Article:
Mammalian body mass is influenced by the interaction between (a) human population density and mean annual temperature; (b) hibernation ability and mean annual temperature; (c) habitat buffering and mean annual temperature; (d) activity time and human population density; (e) and large/small size and mean annual temperature. Predictor variables (mean annual temperature and human population density) were mean-centered and standardized. Error bars in each plot represent 95% credible intervals.

When examining head-body length as a body size metric, the best-fit model consisted of MAT, MAP, season, population density, all traits, and all interactions except MAT×human population density (partial R2 = 0.97). Significant single predictors are MAT, MAP, season, human population density, hibernation, activity time, and small/large mean binned head-body length (Table 1).

Similar to body mass, we find strong interactive effects between MAT and population density with traits. Head-body length is negatively correlated with MAT for species with any hibernation ability and non-hibernators, but the strength of the decrease is stronger for species that use torpor compared to species that hibernate (Estimate = 0.007, 95% CI = 0.005–0.008) and that do not hibernate (Estimate = 0.009, 95% CI = 0.008–0.010; Table 1, Fig. 3a). Species that utilize habitat buffering (obligate and facultative) and non-buffered species decrease in body mass with increasing MAT, but the strength of the decrease is stronger for species that facultatively use habitat buffers compared to species that do not use habitat buffers (Estimate = 0.007, 95% CI = 0.005–0.009) and species that are obligated to use habitat buffers (Estimate = 0.003, 95% CI = 0.001–0.005; Table 1, Fig. 3b). Nocturnal species decrease slightly in head-body length with increasing population density (Estimate = −0.007, 95% CI = −0.007 to −0.006), whereas diurnal species and species that display both tendencies increase in head-body length with increasing population density, but the strength of the increase is weaker for diurnal species (Estimate = −0.006, 95% CI = −0.007 to −0.004; Table 1, Fig. 3c). The effect of the decrease in head-body length with increasing MAT is stronger for larger mammals compared to smaller species (Estimate = 0.005, 95% CI = 0.003–0.007; Table 1, Fig. 3d). Large and small mammals increase in head-body length with increasing population density, but the strength of the increase is stronger for larger mammals (Estimate = −0.003, 95% CI = −0.004 to −0.002; Table 1, Fig. 3e).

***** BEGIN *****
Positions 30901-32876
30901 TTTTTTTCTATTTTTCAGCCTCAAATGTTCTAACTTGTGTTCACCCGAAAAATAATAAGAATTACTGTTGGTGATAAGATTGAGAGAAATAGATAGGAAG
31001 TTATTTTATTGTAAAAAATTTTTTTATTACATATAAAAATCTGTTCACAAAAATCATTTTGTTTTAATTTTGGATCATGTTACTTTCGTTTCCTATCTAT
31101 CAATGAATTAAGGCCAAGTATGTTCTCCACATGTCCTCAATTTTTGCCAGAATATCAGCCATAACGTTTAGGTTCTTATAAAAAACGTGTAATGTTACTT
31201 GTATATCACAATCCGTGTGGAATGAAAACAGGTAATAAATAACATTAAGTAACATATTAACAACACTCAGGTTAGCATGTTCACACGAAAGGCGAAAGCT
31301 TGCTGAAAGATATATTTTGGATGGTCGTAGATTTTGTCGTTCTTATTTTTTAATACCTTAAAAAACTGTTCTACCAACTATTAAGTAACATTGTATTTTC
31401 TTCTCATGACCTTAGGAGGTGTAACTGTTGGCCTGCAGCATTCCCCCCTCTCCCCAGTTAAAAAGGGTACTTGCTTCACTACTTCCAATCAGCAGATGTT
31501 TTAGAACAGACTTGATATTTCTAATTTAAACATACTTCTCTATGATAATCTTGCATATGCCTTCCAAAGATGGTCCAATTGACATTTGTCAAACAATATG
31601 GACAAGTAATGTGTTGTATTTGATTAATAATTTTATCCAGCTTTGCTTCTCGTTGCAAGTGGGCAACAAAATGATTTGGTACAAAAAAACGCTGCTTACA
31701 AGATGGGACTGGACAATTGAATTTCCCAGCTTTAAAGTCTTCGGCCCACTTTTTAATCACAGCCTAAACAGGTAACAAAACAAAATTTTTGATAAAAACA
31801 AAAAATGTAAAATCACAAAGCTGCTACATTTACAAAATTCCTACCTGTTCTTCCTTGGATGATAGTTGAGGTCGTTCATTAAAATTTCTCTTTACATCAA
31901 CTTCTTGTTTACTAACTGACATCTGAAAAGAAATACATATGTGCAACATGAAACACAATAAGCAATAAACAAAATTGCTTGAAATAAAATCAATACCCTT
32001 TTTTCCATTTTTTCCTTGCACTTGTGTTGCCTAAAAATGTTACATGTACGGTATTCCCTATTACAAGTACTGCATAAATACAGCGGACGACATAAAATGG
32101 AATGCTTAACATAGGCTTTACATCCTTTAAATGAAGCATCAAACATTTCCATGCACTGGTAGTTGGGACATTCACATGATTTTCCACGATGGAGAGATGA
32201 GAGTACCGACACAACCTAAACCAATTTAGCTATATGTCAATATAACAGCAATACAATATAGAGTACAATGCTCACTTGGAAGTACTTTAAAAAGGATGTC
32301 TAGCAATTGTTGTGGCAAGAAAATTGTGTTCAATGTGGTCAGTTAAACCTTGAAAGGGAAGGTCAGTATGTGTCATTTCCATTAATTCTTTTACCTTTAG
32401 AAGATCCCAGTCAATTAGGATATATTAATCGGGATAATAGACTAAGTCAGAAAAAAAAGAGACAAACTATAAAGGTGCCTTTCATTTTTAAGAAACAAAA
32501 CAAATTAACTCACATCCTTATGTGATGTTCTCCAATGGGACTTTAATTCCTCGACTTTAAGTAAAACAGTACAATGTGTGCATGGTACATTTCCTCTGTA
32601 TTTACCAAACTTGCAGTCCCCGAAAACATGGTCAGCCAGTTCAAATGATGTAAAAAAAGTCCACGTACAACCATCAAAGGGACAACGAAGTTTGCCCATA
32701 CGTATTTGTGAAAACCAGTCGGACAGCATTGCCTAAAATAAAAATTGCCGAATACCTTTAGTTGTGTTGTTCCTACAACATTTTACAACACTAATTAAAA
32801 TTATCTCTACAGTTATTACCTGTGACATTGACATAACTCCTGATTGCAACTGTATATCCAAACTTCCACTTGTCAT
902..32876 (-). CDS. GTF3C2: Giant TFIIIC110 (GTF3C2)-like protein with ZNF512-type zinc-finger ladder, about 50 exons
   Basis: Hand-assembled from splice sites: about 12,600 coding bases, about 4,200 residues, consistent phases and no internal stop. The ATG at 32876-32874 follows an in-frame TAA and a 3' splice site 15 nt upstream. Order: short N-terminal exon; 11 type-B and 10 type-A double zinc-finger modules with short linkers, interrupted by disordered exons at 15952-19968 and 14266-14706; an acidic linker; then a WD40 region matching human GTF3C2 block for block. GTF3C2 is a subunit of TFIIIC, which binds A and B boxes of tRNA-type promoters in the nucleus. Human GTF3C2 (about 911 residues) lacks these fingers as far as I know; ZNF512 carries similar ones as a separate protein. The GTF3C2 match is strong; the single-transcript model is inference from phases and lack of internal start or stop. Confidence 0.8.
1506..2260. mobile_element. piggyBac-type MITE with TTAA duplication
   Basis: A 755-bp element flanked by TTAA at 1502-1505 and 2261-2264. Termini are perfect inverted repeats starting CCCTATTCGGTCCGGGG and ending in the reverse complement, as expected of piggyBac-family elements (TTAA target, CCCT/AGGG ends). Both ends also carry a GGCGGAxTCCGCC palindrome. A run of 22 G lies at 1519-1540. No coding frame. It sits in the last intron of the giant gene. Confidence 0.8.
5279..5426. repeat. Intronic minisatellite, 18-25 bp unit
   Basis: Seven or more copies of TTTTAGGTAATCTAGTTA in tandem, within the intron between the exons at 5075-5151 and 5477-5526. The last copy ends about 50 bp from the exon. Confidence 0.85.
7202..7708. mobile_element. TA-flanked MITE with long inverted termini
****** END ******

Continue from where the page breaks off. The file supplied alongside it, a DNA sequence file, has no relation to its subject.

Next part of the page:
Fig. 3: Mammal head-body length interactions.
figure 3

Mammalian head-body (HB) length is influenced by the interaction between (a) hibernation ability and mean annual temperature; (b) habitat buffering and mean annual temperature; (c) activity time and human population density; (d) large/small size and mean annual temperature, and (e) large/small size and human population density. Predictor variables (mean annual temperature and human population density) were mean-centered and standardized. Error bars in each plot represent 95% credible intervals.

Discussion

Climate as a driver of animal body size variation has been well documented across both space and time18,44,45. However, a myriad of anthropogenic global effects (e.g., habitat degradation and fragmentation, pollution) are known to impact organisms at both local and regional scales, promoting complex responses that may be difficult to contextualize with regard to longstanding ecogeographic rules. Further, these responses likely vary among species and clades because ecological traits mediate exposure and thus the intensity of changes experienced. Here, we investigate how climate (a more constant driver over earth history) and urbanization (a novel disturbance) influence mammalian body size, and how life history and other ecological traits mediate those effects. We test these ideas by utilizing hundreds of thousands of compiled mammal body size records from natural history collections and field censuses, spanning 80 years and over 100 North American species.